The Ecological Society of America (ESA) announced its 2011 Graduate Student Policy Award winners. Kellen Marshall (University of Illinois-Chicago), Michael Levy (West Virginia University), and Daniel Evans (University of Washington) will travel to Washington, DC in March to participate in a congressional visits event sponsored by the Biological Ecological Sciences Coalition (BESC) and co-chaired by ESA.

The ESA Graduate Student Policy Award is one of several ways the Society works to offer its graduate student members opportunities to gain public policy experience.

For more information on the students and the GSPA award, see:

Author: Terence Houston

Science Policy Analyst for ESA.

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1 Comment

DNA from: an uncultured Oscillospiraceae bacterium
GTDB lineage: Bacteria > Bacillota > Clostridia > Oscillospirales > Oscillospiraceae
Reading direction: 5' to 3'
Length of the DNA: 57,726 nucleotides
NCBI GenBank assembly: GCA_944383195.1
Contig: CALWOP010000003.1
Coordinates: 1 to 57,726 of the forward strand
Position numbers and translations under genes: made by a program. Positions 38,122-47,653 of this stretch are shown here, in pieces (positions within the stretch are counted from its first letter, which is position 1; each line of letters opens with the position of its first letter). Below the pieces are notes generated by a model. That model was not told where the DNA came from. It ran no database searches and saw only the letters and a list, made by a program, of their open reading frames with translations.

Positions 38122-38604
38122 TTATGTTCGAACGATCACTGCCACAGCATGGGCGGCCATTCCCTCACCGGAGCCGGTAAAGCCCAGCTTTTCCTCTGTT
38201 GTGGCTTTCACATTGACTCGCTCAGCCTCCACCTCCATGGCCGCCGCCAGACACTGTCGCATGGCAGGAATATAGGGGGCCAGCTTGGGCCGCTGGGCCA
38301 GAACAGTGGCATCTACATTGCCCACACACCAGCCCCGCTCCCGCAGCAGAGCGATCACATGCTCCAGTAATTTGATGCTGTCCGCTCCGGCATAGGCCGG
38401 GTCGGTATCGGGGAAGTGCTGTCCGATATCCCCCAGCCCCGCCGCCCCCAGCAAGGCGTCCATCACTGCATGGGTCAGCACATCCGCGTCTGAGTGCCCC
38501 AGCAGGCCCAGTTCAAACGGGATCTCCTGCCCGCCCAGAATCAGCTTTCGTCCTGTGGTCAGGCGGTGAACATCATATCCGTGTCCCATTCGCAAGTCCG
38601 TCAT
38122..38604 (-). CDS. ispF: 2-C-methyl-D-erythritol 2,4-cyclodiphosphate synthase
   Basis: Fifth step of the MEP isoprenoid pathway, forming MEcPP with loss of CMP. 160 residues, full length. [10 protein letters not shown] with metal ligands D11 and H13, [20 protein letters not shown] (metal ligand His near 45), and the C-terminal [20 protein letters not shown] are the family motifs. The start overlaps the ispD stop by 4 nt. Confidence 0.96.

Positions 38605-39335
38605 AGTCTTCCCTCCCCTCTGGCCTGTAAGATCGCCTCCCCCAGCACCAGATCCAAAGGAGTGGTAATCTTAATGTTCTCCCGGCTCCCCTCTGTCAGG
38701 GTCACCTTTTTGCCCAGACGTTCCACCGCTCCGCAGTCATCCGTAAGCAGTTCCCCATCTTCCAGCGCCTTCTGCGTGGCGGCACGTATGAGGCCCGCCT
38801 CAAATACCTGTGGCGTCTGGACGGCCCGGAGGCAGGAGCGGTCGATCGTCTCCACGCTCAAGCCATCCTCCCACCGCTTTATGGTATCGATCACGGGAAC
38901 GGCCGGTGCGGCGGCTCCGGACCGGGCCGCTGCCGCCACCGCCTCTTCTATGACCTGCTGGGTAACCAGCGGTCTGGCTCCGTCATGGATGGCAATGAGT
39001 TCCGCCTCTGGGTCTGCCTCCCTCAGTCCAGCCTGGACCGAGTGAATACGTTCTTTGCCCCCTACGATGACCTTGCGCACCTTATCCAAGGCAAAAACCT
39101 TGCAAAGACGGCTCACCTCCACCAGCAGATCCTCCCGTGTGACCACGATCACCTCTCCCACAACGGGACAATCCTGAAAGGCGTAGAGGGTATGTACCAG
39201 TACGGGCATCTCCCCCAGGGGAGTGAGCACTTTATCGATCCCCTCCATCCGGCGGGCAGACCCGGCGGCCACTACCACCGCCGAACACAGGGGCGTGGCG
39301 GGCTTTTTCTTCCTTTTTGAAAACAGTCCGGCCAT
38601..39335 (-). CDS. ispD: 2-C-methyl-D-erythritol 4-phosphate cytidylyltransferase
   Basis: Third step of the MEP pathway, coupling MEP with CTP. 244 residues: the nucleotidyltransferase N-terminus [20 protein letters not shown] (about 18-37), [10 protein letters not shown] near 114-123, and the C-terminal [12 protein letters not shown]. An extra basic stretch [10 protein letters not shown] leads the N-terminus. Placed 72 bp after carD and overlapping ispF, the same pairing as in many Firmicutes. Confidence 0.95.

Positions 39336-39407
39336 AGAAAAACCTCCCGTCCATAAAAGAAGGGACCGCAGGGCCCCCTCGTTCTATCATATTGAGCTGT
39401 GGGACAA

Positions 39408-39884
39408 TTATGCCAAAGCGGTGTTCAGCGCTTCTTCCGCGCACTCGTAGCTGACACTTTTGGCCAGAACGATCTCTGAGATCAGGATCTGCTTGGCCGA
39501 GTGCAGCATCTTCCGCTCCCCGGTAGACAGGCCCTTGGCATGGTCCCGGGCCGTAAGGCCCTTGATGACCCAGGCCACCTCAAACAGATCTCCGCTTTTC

1. With respect to the Graduate Student Policy Award winners visiting Congress, I urge ESA to ponder how to find time for the awardees also to visit ESA members in the various Federal agencies. Such visits would help awardees see more of the life cycle of Federal policy – being made in Congress, being implemented in the agencies, and being affirmed or rejected in the courts. I suspect that many of us agency employees who are ESA members would be happy to find time in the work day to visit with the awardees and explain how their various agencies implement the policy that Congress legislates. John Dennis